Nebraska Supreme Court Dismisses Appeal of Omaha City Council Decision and Affirms Omaha Planning Board Decision
In its recent decision in Matthew Landrum et al. v. City of Omaha Planning Board et al., 297 Neb. 165 (2017), the Nebraska Supreme Court held that an action in error is not the proper means to seek review of a special use permit or rezoning ordinances. Because such permits and ordinances constitute legislative acts of the City Council, the proper means of review is through an injunctive proceeding.
The Court addressed an appeal brought by a group of homeowners who opposed the construction of a storage facility adjacent to their properties. The homeowners claimed the district court erred in finding that the Omaha City Council had jurisdiction and sufficient evidence to approve a special use permit for “convenience storage” on land in the Omaha area. Additionally, the homeowners argued the district court erred in finding the City Council acted within its jurisdiction and had sufficient evidence to approve the rezoning of the property through the establishment of an overlay district that changed the base zoning district from “community commercial” to “major commercial corridor.”
In dismissing the appeals, the Court held that an action in error is not the proper means to seek review of a special use permit or rezoning ordinances. Rather, such permits and ordinances constitute legislative acts of the City Council, and the proper means of review is through an injunctive proceeding. The Court affirmed the district court’s order regarding the Omaha Planning Board’s (the “Planning Board”) issuance of a conditional use permit for “warehousing and distribution (limited)” use of the property.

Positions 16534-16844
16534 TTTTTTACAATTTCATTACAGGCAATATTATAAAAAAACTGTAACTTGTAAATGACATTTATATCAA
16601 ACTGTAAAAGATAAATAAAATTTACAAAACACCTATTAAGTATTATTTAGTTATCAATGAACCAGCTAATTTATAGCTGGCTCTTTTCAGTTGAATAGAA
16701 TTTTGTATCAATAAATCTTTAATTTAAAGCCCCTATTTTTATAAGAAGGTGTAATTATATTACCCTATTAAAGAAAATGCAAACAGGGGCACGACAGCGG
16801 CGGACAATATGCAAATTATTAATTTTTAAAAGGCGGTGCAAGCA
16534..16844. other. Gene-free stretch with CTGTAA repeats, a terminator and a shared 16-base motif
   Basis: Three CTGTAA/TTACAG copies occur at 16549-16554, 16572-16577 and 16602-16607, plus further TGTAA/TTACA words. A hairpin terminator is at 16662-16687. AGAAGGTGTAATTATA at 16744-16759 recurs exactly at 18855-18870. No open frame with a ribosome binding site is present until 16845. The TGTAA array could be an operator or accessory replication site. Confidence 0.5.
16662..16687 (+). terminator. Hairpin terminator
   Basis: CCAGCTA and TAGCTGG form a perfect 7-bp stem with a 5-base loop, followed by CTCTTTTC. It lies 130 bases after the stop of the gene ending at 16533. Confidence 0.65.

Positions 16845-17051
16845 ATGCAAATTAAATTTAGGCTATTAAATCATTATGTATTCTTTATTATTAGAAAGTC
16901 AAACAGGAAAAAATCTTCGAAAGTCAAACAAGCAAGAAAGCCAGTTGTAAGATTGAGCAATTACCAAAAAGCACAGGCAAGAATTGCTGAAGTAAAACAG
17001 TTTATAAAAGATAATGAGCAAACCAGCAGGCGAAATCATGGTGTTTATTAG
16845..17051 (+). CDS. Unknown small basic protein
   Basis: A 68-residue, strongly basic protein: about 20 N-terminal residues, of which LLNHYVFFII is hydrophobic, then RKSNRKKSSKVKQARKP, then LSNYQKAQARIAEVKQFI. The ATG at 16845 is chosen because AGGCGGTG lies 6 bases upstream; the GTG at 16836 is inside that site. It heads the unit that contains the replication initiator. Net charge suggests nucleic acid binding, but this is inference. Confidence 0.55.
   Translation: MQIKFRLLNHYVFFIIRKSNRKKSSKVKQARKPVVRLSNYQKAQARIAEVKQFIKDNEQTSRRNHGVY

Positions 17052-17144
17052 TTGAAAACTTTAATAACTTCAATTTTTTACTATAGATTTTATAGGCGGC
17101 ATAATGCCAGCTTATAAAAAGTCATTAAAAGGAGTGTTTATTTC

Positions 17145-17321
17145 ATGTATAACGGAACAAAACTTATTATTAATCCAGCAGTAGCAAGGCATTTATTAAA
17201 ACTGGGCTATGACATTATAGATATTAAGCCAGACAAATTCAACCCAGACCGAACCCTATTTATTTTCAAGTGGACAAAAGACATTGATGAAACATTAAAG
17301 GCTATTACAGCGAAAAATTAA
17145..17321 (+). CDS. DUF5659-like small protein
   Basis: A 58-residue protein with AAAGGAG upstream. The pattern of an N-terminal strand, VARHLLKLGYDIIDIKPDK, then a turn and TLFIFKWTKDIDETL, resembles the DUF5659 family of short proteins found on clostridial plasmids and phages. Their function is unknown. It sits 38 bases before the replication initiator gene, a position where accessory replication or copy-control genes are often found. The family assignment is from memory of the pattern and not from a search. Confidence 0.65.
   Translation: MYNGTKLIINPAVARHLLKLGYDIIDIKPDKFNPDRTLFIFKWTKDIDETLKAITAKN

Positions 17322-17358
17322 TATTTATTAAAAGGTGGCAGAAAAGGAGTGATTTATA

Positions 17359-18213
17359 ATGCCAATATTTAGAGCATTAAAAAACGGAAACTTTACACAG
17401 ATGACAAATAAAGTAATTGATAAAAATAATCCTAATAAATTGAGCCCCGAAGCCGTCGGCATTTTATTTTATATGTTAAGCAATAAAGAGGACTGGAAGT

In affirming the district court’s order regarding the conditional use permit, the Supreme Court held that the Planning Board properly issued the conditional use permit despite the homeowners’ claims that (1) the developers lacked standing with respect to the permit application due to misidentifying the owner of the property, (2) the Planning Board did not have sufficient evidence to approve the conditional use permit because the Planning Board did not consider each factor identified by Omaha Municipal Code section 55-885, the ordinance governing review of applications for conditional use permits, and (3) that the Planning Board did not afford the homeowners due process of law.
The Supreme Court noted that, while the developers did misidentify the property owner on the conditional use permit application, the homeowners could not raise the issue on appeal because they did not raise the issue in the lower court. The Court also found that, while the Planning Board did not consider each of the factors described in section 55-885, it gave due consideration to the factors that it deemed to be relevant to this case, which is permissible under the ordinance. With respect to the issue of due process, the Court held that, while another board may have allowed the homeowners more time to be heard than the Planning Board allotted, there is no evidence in the record of an actual bias on the part of the Planning Board. Therefore, the Court determined the Planning Board provided due process to the homeowners.
Accordingly, the Supreme Court dismissed the portion of the homeowners’ appeal that addressed the rezoning and the special use permit for lack of jurisdiction. The Court vacated the order of the district court with respect to such rezoning and special use permit. The Court also affirmed the district court’s order with respect to the conditional use permit.
Patrick M. Kennedy, Summer Associate